Date of Award

12-2017

Degree Type

Dissertation

Degree Name

Doctor of Philosophy

Major

Energy Science and Engineering

Major Professor

Jess C. Gehin

Committee Members

Brian D. Wirth, Arthur E. Ruggles, David J. Bjorndstad, Andrew T. Godfrey

Abstract

Beginning in the 1970's, power uprates in nuclear power plants began to cause an operational problem called Crud Induced Power Shift (CIPS). Over decades, a method has been developed and refined that has allowed industry to effectively avoid CIPS. However, increasingly challenging economic environments have caused power plants to utilize more aggressive core designs. The problem of CIPS still looms over many reactors as a potential hazard requiring conservative measures. CIPS is due to complex physical and chemical interactions. Current industry methods use multiple single-physics simulations in their analyses. However, improved 3D multi-physics models of CIPS can provide a better understanding of the interaction of the contributing physical phenomena. This increased understanding could help define and control the available margin and tradeoffs of operating with risk of having CIPS occur.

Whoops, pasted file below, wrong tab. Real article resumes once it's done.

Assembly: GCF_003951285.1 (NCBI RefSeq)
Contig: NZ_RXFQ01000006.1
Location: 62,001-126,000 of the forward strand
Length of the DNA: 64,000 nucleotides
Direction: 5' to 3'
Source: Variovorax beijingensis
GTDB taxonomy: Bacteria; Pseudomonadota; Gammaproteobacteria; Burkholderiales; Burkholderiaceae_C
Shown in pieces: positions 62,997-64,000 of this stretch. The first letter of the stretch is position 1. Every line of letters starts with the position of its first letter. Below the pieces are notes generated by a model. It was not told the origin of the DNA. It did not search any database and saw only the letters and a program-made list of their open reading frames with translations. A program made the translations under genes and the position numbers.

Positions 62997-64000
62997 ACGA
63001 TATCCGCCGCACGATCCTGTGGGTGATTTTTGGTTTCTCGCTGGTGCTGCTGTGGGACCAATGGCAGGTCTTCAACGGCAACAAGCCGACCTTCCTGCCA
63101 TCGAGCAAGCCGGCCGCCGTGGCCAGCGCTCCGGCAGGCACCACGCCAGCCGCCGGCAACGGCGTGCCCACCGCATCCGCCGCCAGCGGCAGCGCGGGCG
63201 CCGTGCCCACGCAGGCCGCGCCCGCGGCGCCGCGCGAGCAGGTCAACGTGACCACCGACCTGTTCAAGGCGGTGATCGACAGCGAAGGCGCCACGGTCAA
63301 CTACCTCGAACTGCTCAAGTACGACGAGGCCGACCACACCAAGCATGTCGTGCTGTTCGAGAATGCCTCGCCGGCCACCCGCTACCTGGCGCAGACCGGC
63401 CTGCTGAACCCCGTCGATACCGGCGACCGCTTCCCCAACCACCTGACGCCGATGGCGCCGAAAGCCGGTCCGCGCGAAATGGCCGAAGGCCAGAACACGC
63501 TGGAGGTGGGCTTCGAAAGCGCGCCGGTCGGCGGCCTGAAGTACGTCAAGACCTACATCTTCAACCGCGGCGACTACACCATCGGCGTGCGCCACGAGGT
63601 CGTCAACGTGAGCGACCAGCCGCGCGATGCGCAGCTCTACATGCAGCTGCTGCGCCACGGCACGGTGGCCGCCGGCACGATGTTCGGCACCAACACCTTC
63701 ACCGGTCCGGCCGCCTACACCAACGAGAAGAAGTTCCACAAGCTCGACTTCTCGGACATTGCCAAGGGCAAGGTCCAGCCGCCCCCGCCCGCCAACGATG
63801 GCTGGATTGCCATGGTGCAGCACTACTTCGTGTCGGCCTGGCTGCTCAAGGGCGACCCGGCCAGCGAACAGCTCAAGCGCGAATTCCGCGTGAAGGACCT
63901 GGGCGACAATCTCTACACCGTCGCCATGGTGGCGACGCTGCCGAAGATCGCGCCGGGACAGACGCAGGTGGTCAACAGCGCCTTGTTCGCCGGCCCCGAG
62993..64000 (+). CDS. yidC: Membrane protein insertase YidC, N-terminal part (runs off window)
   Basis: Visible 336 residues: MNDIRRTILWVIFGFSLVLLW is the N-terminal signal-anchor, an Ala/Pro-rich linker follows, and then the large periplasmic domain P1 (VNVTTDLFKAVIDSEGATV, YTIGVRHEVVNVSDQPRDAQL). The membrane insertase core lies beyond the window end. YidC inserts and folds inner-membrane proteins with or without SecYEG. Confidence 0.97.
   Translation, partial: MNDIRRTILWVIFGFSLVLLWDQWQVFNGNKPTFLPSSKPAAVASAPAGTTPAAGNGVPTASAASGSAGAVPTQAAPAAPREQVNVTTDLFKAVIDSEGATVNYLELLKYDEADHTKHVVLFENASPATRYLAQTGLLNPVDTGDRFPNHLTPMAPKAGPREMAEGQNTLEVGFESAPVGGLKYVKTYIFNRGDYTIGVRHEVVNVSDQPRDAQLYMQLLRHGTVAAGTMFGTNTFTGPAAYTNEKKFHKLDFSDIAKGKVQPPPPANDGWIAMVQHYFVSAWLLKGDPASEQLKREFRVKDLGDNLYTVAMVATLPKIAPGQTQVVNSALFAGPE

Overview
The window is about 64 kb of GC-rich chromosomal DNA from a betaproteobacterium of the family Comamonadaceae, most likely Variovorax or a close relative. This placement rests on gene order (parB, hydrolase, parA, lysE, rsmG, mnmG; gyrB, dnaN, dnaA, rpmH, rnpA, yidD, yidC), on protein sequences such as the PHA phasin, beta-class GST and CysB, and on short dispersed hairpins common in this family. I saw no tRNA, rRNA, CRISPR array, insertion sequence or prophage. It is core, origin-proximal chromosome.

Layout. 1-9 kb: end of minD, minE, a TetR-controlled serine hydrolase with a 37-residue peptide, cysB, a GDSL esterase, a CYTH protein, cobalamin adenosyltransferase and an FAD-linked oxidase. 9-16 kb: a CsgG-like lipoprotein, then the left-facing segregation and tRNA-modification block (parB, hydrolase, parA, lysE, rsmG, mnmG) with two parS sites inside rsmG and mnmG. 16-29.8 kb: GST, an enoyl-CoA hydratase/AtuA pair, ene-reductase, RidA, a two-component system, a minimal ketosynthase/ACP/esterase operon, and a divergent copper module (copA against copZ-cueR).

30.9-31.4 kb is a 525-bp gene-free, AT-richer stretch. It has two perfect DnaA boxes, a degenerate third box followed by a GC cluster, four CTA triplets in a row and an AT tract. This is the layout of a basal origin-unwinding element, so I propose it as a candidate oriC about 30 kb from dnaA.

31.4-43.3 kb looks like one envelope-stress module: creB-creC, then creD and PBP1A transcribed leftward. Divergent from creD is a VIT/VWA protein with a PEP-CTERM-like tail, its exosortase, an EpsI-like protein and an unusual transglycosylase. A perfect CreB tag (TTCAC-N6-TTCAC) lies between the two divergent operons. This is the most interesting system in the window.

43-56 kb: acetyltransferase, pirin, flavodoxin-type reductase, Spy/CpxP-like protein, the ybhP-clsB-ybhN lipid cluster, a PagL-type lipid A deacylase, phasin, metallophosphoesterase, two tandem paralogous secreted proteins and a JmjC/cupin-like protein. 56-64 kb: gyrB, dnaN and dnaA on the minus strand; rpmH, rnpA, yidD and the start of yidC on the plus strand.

The Virtual Environment for Reactor Applications (VERA) has been developed within the Consortium for the Advanced Simulation of Light-water reactors to study the fundamentally 3D multi-physics phenomena that cause CIPS. The objective of this dissertation is to develop a methodology of applying VERA in industry to accurately determine the CIPS effects on varying core designs while providing information on their potential economic characteristics. The development and application of a methodology for advanced CIPS risk analysis has been performed by benchmarking of VERA models to plant data, improvements in VERA including the development a necessary boron hideout dissolution model, the comparative analysis of multiple core designs with differing CIPS risk, and the quantification of potential economic tradeoffs between the analyzed core designs. Application of the advanced CIPS risk methodology indicates that the feedback between multiple physics is critical to analyzing the effect of CIPS. This CIPS analysis shows relatively small differences in axial offset deviation for core designs with higher risk of CIPS, which translates to significant potential cost savings between core designs in all market scenarios with low additional risk from CIPS. This research provides insight into how varying core designs with specific maximum total core boron mass experience the effects of CIPS, what the magnitudes of those effects are, and the corresponding economic impacts of each core design.

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